The Case for Closing Ice Caves Permanently
A deadly collapse at a popular cavern near Seattle has raised the question of whether signs and warnings are enough to stop visitors from venturing where they shouldn’t
Ice caves are spectacular natural attractions, but they’re not exactly known for being safe places to hang out. These caverns are, after all, formed by melting, shifting swaths of snow and ice that can collapse or crumble without warning. “Deceivingly friendly” is how Seattle-based Mount Everest guide David Morton describes them.
On Monday, hikers at the Big Four Ice Caves in Washington found out just how volatile these environments can be, and with tragic results. A major collapse in one of the caves left a 34-year-old woman dead and five people injured, including two children and one man in critical condition. Those people, and several others, entered the caves despite warning signs outside. The cause of the collapse can largely be chocked up to unseasonably warm temperatures that has destabilized the caves. “We’re looking at conditions that we usually don’t see until September,” says Aleta Eng, partnership specialist for Mt. Baker-Snoqualmie National Forest.
Warm weather notwithstanding, these caves are dangerous. This isn’t the first time there’s been an accident at the Big Four. In 2010, 11-year-old Grace Tam was killed by a boulder of falling ice just outside the caves. Now, a placard commemorating Tam’s life—and warning others of the dangers—is posted right outside the caves. Other signs on the one-mile trail to the caves also warn of falling ice and instruct people not to get too close to the caves, much less enter them. On the same day the accident happened, this video went live on YouTube showing another collapse at the very front of the caves.
“When you’re trying to figure out if an area is safe, you have to look at the history,” says Gordon Janow, Director of Operations for Alpine Ascents International, a mountain guide service in the Seattle area. “It’s clear that these caves are unsafe because there’s a record of bad events here.”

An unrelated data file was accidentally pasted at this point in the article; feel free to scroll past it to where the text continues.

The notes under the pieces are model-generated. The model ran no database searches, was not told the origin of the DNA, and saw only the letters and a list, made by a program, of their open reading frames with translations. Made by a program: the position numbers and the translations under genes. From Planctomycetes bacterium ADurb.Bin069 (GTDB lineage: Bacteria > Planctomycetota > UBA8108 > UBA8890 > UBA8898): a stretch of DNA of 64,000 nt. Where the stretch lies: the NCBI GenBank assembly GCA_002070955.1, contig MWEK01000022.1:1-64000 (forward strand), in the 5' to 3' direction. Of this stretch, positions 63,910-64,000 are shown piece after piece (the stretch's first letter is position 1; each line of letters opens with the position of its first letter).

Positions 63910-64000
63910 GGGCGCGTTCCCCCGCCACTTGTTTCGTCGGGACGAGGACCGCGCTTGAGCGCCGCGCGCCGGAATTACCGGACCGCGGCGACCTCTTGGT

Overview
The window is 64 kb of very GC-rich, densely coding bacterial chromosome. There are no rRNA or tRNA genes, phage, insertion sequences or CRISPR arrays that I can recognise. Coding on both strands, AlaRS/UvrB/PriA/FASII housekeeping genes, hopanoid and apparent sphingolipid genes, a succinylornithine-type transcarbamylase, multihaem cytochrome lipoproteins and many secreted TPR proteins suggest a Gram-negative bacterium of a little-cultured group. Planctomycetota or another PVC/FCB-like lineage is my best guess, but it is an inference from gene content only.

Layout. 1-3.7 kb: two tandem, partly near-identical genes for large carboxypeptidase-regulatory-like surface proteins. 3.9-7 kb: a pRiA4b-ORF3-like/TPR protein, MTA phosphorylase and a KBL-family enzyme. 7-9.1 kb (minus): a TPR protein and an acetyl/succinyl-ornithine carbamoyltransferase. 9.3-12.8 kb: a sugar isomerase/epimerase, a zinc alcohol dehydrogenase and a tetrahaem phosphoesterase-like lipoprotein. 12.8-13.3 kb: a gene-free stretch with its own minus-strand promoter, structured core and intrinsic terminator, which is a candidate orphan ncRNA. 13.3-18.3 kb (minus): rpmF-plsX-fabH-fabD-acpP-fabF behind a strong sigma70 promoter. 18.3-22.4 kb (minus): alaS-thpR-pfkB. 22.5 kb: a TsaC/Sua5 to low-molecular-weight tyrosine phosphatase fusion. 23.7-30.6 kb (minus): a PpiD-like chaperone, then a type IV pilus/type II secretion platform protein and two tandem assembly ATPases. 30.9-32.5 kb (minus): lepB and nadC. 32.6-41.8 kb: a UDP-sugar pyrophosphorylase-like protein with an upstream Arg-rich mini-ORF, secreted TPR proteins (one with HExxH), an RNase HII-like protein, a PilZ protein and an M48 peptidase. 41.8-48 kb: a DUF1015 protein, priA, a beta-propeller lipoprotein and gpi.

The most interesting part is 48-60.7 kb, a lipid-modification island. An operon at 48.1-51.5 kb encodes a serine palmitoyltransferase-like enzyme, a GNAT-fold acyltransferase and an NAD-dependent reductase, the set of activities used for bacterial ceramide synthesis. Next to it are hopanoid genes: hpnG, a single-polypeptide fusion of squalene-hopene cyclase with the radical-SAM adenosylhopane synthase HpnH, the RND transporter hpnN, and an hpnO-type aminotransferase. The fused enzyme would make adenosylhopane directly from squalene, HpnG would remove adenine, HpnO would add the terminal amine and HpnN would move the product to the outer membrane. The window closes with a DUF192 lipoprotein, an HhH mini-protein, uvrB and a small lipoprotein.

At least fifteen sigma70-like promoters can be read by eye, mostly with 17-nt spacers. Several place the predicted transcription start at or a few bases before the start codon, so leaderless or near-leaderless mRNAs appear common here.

It takes years of experience with snow and ice environments to evaluate the stability of a specific ice cave, Morton says. These features are delicate, and only form within a rare nexus of conditions. The caves at Big Four form when running water from the mountain above tunnels through a snowfield at its base.
In winter and spring, avalanches shoot down the north face of Big Four Mountain, creating a snowfield at the bottom. As the area melts out in warmer months, water runs down off the mountain and drills through the snow, creating the caves visitors travel from hundreds of miles around to hike through. Thousands of visitors flock to the caves during summer, Eng says.
The saddest part of Monday’s tragedy may be that it was preventable. Now, some in the outdoor industry say that aggressive measures need to be taken to keep people from accessing the caves at all. “I think we need to just put up a fence around it and keep people out. People don’t read signs,” said Jason Martin, Director of Operations for the American Alpine Institute, another Northwest guide service. “It’s just way too easy to get to the caves via the trail right now, and people get hurt.”
For now, it appears the U.S. Forest Service is heeding the message. It has closed off access to the Big Four Ice Caves at one-third of a mile down the trail. Whether the caves will ever be reopened is unclear.